In Sweeney v. Lakeland School District, 13 Pa. Commonwealth Ct. 485, 319 A.2d 207 (1974), we awarded a venire facias de novo where a case stated was deficient because it did not contain all material facts necessary for judgment and judgment should not have been entered. The teachers argue that the instant case is "in the nature" of a case stated, and that because material facts necessary for decision were not adduced, they should be awarded a venire facias de novo.
This case was commenced, proceeded with and disposed of as a suit in assumpsit tried before a judge without a jury. A pretrial memorandum prepared by President Judge Shughart states that it was to be a
[ 25 Pa. Commw. Page 252]
case tried by a judge sitting without a jury. The lower court's opinion, by the trial judge, Judge Warren G. Morgan, calls it a case tried by him sitting without a jury. Evidence, in the form of a stipulation and by testimony was presented at a trial. It was not a case stated or anything in the nature thereof.
The appellants in the alternative urge us to remand the record with leave to file exceptions to the trial judge's decision nunc pro tunc. They cite Slotsky v. Gellar, 455 Pa. 148, 314 A.2d 495 (1974), an action governed by rules relating to equity, particularly Pa. R.C.P. Nos. 1517-1518, where our Supreme Court remanded the record to afford the appellant a reasonable opportunity to file exceptions. The facts in Slotsky are considerably different from those in the instant case. There the trial judge's adjudication to which no exceptions were filed was rendered orally and not transcribed or docketed until some eight months after the appeal from the trial judge's oral pronouncement from the bench had been taken. Our Supreme Court believed that although the appeal was premature and should be quashed, justice required that the record be remanded for an opportunity to file exceptions to the trial judge's formal adjudication.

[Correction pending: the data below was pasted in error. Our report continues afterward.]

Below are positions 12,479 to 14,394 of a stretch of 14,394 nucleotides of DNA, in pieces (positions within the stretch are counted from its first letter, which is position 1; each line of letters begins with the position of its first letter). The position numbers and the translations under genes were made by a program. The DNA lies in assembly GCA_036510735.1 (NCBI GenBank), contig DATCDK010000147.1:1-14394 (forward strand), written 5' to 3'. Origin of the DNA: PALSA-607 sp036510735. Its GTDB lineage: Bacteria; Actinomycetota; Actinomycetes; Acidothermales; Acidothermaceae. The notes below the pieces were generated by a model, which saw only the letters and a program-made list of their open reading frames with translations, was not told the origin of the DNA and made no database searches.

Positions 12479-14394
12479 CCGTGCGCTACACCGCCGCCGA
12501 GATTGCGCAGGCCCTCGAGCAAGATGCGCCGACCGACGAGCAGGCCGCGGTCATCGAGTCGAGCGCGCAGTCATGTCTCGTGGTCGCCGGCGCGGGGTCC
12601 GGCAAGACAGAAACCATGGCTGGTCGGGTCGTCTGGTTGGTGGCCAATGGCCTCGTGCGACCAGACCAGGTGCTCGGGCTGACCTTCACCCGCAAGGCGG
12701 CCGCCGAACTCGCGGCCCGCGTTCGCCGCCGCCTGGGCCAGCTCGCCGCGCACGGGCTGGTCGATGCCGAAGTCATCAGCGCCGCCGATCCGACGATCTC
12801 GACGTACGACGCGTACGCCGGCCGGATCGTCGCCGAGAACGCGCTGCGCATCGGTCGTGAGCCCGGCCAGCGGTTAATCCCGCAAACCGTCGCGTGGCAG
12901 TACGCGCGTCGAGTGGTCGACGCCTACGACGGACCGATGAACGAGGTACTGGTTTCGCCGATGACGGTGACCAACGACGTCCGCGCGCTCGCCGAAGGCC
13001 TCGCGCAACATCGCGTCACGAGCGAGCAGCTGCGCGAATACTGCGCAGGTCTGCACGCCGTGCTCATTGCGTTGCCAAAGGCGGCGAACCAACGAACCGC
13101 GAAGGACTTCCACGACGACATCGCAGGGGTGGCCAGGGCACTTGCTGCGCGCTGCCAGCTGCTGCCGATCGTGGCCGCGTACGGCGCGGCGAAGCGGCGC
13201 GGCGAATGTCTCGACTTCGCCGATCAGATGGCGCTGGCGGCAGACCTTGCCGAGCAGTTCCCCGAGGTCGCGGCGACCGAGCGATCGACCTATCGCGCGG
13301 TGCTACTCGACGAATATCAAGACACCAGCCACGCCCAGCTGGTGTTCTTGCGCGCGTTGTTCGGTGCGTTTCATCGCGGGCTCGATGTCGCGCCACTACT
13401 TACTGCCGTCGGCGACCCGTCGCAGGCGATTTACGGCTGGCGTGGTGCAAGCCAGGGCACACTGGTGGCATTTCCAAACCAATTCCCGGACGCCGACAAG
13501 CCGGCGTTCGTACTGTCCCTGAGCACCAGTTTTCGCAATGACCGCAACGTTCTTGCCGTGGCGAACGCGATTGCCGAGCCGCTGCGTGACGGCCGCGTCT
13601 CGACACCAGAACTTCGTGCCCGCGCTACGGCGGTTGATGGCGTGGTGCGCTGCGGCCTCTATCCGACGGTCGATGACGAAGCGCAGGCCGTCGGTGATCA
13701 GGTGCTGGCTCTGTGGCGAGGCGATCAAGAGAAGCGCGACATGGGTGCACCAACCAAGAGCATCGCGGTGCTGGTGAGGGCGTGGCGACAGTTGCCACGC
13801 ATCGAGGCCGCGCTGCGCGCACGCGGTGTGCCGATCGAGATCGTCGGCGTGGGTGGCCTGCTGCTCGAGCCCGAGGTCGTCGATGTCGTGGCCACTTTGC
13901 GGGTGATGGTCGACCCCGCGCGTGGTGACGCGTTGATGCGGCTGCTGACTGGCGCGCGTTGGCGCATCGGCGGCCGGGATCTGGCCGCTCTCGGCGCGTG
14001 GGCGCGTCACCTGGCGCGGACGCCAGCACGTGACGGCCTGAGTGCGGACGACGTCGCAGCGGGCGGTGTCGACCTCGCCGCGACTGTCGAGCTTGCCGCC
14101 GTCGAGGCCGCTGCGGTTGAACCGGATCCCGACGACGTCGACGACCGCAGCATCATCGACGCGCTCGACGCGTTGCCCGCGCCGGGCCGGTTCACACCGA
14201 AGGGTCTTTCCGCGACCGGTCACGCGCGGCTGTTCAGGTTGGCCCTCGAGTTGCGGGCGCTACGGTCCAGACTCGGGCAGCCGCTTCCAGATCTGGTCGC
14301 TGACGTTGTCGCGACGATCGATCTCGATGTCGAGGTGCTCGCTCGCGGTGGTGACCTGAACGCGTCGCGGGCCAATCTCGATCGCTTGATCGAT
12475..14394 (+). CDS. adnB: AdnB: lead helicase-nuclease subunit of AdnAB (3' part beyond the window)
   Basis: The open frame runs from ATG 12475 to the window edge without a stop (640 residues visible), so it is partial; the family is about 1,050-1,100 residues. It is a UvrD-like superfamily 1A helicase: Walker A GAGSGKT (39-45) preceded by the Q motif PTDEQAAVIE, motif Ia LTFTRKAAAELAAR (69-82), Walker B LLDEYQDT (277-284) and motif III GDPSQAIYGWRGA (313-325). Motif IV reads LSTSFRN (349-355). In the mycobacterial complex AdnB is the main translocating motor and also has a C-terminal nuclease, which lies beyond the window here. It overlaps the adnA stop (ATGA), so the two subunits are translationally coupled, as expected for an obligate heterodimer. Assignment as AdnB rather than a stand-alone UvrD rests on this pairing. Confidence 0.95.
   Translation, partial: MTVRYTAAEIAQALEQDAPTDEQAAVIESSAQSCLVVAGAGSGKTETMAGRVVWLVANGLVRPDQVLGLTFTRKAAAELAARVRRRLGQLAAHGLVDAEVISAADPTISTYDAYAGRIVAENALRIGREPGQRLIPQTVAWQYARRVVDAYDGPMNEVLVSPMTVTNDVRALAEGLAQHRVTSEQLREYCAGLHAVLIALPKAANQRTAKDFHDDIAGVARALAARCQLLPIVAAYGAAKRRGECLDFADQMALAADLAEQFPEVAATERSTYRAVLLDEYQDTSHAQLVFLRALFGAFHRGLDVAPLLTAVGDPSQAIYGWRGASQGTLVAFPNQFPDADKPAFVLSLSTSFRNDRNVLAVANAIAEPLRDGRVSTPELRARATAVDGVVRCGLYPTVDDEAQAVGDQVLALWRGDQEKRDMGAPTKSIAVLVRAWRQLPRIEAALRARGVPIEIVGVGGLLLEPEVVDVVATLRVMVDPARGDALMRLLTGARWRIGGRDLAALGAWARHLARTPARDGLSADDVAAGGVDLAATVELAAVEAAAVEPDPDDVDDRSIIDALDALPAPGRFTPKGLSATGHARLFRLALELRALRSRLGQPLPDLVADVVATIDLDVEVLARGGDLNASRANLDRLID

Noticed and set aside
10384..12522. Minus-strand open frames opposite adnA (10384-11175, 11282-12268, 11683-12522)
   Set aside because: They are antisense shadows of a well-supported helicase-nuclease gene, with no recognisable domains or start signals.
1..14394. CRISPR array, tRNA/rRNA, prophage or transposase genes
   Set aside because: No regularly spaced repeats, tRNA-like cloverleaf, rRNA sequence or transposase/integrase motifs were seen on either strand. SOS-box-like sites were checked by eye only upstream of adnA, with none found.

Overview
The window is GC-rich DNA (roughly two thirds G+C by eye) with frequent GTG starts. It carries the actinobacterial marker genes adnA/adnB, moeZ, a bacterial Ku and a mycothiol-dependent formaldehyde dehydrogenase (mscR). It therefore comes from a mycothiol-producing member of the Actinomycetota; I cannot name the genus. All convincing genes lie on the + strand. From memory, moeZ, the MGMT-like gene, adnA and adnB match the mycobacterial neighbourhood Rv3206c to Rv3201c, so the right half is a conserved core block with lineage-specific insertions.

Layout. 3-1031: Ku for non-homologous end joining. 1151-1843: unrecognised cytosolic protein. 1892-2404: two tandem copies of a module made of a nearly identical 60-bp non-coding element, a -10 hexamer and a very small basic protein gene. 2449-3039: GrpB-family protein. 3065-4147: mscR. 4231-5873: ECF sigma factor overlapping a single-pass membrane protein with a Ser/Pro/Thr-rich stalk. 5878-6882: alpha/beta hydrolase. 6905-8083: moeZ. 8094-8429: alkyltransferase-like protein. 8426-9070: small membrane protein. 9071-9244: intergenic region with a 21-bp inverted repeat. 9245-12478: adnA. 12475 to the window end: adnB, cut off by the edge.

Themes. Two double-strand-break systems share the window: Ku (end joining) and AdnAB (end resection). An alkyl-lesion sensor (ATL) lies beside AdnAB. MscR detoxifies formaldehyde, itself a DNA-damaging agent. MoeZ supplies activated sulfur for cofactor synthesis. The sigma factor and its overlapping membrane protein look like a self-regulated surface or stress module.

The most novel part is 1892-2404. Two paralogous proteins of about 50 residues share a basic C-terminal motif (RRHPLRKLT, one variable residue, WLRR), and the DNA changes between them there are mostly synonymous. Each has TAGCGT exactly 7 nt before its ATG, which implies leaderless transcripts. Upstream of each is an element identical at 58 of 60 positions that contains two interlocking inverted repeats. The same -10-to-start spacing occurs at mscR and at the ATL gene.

[ 25 Pa. Commw. Page 253]
In the instant case, the trial court's opinion and decision was duly filed and docketed with full opportunity for the filing of exceptions. We discern no reason here for departing from the settled principle that no appeal will lie from a decision of the trial judge sitting without a jury unless exceptions are filed in the court below and disposed of there. Pa. R.C.P. No. 1038 in this respect is not inconsistent with the Act of April 22, 1874, P.L. 109, as amended, 12 P.S. § 689, and the cases decided under that Act continue as good authority under the Rule. See Meitner v. Scarborough, 321 Pa. 212, 184 A. 81 (1936); Frankel Page 253} v. Reliance Mutual Life Insurance Company of Illinois, 199 Pa. Superior Ct. 295, 184 A.2d 305 (1962).
Judge Kramer did not participate in the decision in this case.